From the Spring 2001 issue of The News Media & The Law, page 21.
A federal appellate court upheld Time magazine’s portrayal of the Church of Scientology as “Mafia-like” because the reporter conducted a standard investigation before writing an article critical of the church.
In affirming a district court dismissal, the U.S. Court of Appeals in New York (2nd Cir.) agreed that reporter Richard Behar did not write the article “Scientology: The Cult of Greed” with reckless disregard for the truth. In researching the article, Behar claimed Time “conducted more than 150 interviews and reviewed hundreds of court records and internal Scientology documents,” although Scientology officials refused to be interviewed.
The appellate court said on Jan. 12 that Behar’s extensive investigation — including interviews, affidavits, and published articles — was adequate to establish a lack of actual malice. Behar’s interviews were with credible sources who had close ties to Scientology and whom Behar would have no reason to doubt, the court reasoned.
In the May 1991 article, Behar wrote: “The Church of Scientology, started by science fiction writer L. Ron Hubbard to ‘clear’ people of unhappiness, portrays itself as a religion. In reality the church is a hugely profitable global racket that survives by intimidating members and critics in a Mafia-like manner.”
The article also claimed that the Church of Scientology was a front for financial scams and was intent on bilking new adherents, people whom Hubbard called “raw meat,” for as much money as possible. Behar quoted people who claimed Scientologists wiretapped their hotel room. The article also suggested that the Church of Scientology profited from unlawful financial dealings on the Vancouver Stock Exchange through its members Kurt, Joseph and Matthew Feshbech, who reportedly donated more than $1 million to the organization.
The church sued Behar, Time and Time-Warner for libel in U.S. District Court in New York after the article was published. In November 1992, the district court granted the motion to dismiss in part, finding that some of the statements complained of could not be read as referring to the church. To succeed in a claim of defamation, a plaintiff must prove that the defendant’s statements sufficiently identify him; that is, the statements are “of and concerning” the plaintiff.
After two-and-a-half years of discovery, the district court then granted summary judgment for the defendants regarding all of the remaining statements because they were not made with actual malice.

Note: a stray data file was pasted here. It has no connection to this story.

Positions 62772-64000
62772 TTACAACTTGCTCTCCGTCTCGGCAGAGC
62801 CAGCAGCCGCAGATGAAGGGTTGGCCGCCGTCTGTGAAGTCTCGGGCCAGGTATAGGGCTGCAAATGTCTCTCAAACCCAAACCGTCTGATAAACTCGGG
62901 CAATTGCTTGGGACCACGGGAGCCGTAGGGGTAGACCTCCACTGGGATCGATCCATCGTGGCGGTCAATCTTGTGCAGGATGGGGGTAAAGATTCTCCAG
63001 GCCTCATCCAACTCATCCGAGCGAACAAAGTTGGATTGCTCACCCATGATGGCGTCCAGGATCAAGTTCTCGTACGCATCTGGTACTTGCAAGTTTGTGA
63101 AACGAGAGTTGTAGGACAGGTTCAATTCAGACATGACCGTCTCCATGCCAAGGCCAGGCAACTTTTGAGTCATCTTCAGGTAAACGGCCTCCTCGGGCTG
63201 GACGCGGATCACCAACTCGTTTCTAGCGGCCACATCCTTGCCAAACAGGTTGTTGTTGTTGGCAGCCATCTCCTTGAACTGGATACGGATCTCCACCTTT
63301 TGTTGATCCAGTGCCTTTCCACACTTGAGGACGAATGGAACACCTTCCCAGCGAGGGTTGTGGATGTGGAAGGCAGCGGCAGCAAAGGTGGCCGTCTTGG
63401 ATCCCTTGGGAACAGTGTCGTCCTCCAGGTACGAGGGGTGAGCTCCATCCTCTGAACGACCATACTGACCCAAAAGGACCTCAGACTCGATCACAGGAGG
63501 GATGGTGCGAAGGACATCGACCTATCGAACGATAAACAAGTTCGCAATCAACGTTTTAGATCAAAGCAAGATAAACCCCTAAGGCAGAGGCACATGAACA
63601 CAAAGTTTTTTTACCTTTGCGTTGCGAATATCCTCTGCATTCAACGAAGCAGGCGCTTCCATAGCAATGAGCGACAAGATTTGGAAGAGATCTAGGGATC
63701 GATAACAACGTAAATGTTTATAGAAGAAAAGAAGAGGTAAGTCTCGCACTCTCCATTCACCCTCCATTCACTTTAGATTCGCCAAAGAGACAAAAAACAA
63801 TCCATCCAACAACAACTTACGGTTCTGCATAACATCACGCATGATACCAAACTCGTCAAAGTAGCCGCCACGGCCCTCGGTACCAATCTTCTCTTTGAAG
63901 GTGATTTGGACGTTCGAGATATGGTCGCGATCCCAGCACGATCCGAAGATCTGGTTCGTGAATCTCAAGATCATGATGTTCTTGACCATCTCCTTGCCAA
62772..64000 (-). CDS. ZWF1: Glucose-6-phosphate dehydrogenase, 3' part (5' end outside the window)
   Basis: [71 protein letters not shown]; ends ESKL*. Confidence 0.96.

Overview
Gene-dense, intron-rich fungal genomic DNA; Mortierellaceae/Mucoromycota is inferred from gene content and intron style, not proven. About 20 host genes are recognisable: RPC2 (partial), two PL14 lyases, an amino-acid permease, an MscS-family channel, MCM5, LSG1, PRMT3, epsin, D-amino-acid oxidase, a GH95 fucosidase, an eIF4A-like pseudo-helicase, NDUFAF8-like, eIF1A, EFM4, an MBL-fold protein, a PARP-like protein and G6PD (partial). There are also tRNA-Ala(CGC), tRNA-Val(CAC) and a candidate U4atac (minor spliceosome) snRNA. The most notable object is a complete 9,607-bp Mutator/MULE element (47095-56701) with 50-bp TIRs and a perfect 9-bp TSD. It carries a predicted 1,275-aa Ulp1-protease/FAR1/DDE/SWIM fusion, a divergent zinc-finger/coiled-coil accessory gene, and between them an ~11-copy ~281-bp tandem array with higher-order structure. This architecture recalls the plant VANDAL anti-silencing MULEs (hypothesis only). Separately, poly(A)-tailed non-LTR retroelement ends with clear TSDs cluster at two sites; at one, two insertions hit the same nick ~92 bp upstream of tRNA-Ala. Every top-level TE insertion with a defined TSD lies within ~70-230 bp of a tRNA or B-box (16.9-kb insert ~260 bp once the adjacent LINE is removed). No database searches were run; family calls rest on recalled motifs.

Where a defamation plaintiff is a public official or figure — a fact the church conceded — it must prove that the defendant made the allegedly defamatory statements with actual malice; that is, knowing they were false or with a reckless disregard of the truth. Actual malice can be proven by showing the defendant made the statements harboring serious doubts about their truth.
To demonstrate actual malice, the church argued that Behar was biased and that his bias clouded his investigation of the organization. The district court held such bias would only be relevant to a showing of an avoidance of truth if coupled with “an extreme departure from standard investigative techniques.” Noting Time‘s extensive investigation, the appellate court also disagreed with the church’s argument.
In addition, the appellate court affirmed the lower court’s ruling that one statement was dismissed based on the “subsidiary meaning” doctrine. That doctrine holds that when a published view of a plaintiff is not actionable as libel, other statements made in the same publication are not actionable “if they merely imply the same view, and are simply an outgrowth of and a subsidiary to those claims upon which it has been held that there can be no recovery.”
The court held that statements in the article tying the organization to irregularities in the Vancouver Stock Exchange were properly dismissed under the subsidiary meaning doctrine.
“The district court properly held that the Vancouver Stock Exchange Statement was subsidiary in meaning to the larger thrust of the Article, which asserted that ‘Scientology, rather than being a bona fide religion, is in fact organized for the purpose of making money by means legitimate and illegitimate,'” the court said.
The appellate court did not discuss the issue of whether the statements were “of and concerning” the Church of Scientology. –DB